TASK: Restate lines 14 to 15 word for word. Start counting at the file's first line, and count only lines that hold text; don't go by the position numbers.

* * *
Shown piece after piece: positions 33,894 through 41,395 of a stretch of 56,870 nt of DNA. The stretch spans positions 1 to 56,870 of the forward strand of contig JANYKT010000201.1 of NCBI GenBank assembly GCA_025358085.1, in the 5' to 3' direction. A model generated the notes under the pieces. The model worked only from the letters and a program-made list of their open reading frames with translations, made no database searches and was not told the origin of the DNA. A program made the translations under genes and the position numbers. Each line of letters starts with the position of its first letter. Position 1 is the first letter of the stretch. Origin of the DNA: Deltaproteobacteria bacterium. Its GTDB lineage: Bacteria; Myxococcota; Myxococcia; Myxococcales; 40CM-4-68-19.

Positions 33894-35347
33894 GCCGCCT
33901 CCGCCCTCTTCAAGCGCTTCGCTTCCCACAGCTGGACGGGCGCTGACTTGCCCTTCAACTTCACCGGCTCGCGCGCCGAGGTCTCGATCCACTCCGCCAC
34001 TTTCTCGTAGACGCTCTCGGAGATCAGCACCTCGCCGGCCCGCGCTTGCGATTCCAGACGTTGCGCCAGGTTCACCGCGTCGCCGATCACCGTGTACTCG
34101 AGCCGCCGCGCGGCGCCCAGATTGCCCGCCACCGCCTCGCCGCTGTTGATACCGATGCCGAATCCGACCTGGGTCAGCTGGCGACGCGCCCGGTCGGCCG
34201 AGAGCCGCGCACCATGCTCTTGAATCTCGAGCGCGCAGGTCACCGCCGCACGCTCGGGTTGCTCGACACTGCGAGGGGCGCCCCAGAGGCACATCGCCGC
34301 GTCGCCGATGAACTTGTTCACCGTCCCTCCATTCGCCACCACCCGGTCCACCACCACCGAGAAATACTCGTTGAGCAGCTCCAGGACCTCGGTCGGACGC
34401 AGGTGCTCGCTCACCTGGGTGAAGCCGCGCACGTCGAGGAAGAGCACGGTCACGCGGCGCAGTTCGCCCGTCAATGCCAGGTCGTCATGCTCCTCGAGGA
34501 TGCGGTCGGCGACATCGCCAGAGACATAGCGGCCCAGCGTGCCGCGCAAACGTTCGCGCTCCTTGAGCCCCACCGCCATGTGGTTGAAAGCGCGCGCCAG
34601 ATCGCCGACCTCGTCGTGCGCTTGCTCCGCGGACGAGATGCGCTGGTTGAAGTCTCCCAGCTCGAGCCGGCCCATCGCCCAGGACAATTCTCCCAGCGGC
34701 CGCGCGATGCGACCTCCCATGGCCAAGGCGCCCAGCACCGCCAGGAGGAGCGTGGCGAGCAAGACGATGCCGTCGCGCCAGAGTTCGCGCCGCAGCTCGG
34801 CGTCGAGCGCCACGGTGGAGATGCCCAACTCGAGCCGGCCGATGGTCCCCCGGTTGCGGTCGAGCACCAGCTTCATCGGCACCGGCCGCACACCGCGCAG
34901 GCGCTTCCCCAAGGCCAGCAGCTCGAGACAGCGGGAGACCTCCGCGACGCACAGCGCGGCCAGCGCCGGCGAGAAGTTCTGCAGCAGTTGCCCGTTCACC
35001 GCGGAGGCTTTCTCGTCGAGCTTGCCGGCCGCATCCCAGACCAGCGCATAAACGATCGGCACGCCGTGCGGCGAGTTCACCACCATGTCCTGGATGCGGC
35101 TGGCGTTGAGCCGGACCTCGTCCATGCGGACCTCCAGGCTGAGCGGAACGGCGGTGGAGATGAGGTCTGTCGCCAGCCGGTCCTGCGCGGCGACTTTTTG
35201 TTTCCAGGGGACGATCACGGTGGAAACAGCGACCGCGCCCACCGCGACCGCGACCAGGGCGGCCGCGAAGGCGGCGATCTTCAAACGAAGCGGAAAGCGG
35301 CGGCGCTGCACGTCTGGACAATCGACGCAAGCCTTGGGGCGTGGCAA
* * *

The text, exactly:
34901 GCGCTTCCCCAAGGCCAGCAGCTCGAGACAGCGGGAGACCTCCGCGACGCACAGCGCGGCCAGCGCCGGCGAGAAGTTCTGCAGCAGTTGCCCGTTCACC
35001 GCGGAGGCTTTCTCGTCGAGCTTGCCGGCCGCATCCCAGACCAGCGCATAAACGATCGGCACGCCGTGCGGCGAGTTCACCACCATGTCCTGGATGCGGC